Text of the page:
Love for God - Love for each other - Love for learning
‘The Pupil Premium is additional funding given to publicly funded schools in England to raise the attainment of disadvantaged pupils and close the gap between them and their peers.’
DfE November 2014
See if you are eligible for the pupil premium - additional funding for the benefit of your child.
All infant school children, those in reception, year 1 and year 2 have been entitled to free school meals since September 2014. Just tell your school that you want your child or children to have free school meals.
If your infant child would have been entitled to free school meals under the old system, because you are receiving qualifying benefits (listed below) the government will give your school a Pupil Premium of £1,320 for primary-aged pupils (2016-2017).
Click this link to see if you are eligible - you have nothing to lose!
OUR PUPIL PREMIUM STRATEGY
Funding for 2017-2018
The Pupil Premium Grant (PPG) is allocated to children from low-income families who we know to be currently, or at any point in the last 6 years, eligible for free school meals (FSM) and children who have been looked after by the Local authority continuously for more than six months.
For the financial year 2017-18 – PPG is allocated to Local Authorities on the basis of £1320 for each qualifying pupil.
At St Osmund’s Catholic Primary School, we currently have 16 children for whom we receive PPG.
How much Pupil Premium does St Osmund’s Catholic Primary school receive?
|PPG||£24,678||£31,449 (33 pupils)||£30,429 (23 pupils)||£22,440 (17 pupils)||£22,440 (17 pupils)||£21,120 (16 pupils)|
|Service Families||£2,100 (7 pupils)||£1,800 (6 pupils)||£1,800 (6 pupils)||£1,800 (6 pupils)|
How do we allocate Pupil Premium at St Osmund’s Catholic Primary School?
It is our aim to ensure that teaching and learning opportunities meet the needs of all our pupils, recognising that some groups and individuals may be considered vulnerable. However, whilst making provision for socially disadvantaged pupils, we recognise that not all pupils who receive free school meals will be socially disadvantaged, and that not all pupils who are socially disadvantaged are registered or qualify for free school meals.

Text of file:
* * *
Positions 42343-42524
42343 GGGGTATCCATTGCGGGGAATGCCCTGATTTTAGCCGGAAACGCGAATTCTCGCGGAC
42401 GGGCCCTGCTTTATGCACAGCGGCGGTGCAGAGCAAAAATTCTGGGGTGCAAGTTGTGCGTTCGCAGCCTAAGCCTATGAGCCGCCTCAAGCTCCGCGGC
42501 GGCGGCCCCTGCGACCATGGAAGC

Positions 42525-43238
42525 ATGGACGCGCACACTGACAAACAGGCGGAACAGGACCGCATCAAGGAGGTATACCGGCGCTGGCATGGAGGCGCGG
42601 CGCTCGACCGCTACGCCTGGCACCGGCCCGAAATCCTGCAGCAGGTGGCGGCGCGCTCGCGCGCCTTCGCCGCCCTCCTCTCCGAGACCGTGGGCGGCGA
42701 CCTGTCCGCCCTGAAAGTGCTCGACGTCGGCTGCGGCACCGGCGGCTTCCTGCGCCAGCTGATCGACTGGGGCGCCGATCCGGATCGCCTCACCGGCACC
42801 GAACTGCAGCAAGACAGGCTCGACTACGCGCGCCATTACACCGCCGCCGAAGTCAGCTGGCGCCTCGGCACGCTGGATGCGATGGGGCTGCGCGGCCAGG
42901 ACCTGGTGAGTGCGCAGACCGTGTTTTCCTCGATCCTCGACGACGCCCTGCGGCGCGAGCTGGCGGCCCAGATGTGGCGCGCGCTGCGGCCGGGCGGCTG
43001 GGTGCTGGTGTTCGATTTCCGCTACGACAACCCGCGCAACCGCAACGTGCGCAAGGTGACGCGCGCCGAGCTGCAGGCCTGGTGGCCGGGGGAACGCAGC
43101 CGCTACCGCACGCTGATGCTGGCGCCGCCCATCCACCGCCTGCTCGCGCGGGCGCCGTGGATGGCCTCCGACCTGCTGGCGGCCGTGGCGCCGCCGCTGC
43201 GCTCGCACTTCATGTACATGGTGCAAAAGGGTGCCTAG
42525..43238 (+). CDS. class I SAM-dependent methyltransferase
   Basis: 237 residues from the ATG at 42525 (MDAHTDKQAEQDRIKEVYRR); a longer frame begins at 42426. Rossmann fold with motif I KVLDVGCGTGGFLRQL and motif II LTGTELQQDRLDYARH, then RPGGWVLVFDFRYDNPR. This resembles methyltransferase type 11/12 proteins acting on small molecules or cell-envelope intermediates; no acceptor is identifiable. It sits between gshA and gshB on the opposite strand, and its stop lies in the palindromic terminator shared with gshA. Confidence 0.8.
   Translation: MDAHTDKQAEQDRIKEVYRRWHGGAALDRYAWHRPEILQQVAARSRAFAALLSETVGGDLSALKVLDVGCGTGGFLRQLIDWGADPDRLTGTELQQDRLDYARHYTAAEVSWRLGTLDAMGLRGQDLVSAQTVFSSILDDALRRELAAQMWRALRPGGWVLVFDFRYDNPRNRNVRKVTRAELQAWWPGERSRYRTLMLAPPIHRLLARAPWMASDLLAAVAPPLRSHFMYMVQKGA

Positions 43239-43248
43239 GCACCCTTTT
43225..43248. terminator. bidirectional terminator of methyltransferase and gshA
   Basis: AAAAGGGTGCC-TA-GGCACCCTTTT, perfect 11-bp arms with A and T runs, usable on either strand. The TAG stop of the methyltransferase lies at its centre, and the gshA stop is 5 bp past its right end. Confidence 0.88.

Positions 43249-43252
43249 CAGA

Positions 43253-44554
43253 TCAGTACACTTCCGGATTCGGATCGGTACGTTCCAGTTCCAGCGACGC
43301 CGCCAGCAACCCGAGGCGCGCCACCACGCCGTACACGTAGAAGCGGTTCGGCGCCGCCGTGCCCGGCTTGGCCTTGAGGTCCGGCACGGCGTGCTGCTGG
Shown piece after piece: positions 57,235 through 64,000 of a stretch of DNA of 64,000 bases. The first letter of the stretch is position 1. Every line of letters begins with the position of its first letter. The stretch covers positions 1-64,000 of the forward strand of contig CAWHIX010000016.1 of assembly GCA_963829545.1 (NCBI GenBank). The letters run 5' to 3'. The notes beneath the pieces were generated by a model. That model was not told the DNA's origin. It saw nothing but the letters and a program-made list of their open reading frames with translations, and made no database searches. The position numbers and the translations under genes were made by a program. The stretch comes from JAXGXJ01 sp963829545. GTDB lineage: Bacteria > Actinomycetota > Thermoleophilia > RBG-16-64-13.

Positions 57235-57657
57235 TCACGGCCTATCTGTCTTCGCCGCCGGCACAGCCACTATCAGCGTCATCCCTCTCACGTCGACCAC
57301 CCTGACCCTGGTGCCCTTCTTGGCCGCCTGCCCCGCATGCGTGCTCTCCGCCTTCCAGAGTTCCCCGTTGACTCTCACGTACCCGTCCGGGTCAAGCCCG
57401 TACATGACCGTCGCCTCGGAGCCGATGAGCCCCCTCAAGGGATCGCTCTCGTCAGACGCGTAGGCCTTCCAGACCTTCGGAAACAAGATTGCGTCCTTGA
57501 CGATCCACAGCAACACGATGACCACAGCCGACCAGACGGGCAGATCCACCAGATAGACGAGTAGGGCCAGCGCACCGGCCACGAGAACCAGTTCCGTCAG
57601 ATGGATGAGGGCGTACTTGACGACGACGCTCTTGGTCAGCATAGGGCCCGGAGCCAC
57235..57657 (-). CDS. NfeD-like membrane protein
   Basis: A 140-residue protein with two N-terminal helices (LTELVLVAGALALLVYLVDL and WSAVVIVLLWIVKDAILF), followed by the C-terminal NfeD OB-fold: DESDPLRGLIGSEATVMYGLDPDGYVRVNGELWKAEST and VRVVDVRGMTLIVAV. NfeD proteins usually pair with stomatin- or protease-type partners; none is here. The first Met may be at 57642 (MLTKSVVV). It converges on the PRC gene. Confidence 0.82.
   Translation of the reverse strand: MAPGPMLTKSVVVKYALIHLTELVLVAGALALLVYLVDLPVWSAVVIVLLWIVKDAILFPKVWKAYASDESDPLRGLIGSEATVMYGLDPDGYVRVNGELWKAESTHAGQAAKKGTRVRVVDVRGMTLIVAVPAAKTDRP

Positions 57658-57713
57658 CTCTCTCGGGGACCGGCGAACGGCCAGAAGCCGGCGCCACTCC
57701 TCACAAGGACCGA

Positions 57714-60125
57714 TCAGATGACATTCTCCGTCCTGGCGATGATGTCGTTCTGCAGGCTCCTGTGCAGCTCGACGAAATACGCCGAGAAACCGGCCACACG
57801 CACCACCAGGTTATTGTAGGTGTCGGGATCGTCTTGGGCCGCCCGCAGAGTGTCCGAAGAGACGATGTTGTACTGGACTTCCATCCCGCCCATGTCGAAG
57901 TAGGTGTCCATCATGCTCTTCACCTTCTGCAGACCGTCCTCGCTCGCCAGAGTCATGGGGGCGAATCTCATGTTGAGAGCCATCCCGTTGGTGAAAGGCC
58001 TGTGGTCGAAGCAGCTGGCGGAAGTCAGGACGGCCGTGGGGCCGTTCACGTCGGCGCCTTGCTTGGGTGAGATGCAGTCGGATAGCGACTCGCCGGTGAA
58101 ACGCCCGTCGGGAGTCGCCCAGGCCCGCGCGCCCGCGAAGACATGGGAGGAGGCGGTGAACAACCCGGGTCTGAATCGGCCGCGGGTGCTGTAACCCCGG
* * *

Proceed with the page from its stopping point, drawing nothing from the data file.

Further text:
We also recognise that not all groups of children eligible for the PPG will be falling behind their peers.
Because of this, we reserve the right to allocate the Pupil Premium funding to support any pupil or groups of pupils the school has legitimately identified as being socially disadvantaged.
Pupil Premium funding is allocated following a needs analysis which will identify priority groups or individuals so not all children receiving free school meals will necessarily be receiving interventions at any one time.
How are we using Pupil Premium successfully to maximise achievements?
As a school, we have a responsibility to quantify, justify and measure the impact of our Pupil Premium spending to ensure that this additional funding is being used to support the pupils for whom it is intended.
What do we do for those children who are eligible for the PPG and who are not falling behind?
Quality First Teaching & CPD
To raise attainment we have invested a great deal of time and resources in raising the standard of teaching. We believe that Quality First teaching has the greatest impact on pupil outcomes, regardless of whether or not they receive the PPG. We recognise that research (Educational Endowment Fund) shows that good results are unlikely to arise from investing in
We have used the research to improve our provision by giving our teachers CPD which focuses on
Interventions and Early Identification of Gaps in Achievement
We also use PPG for specific interventions and provision which have proven impact on outcomes for disadvantaged learners:
We recognise the importance of getting parents on board so they are supporting their child – and often learning alongside them. We listen to them when they share their concerns and interest in the curriculum and we try to keep them informed of what their children will learn.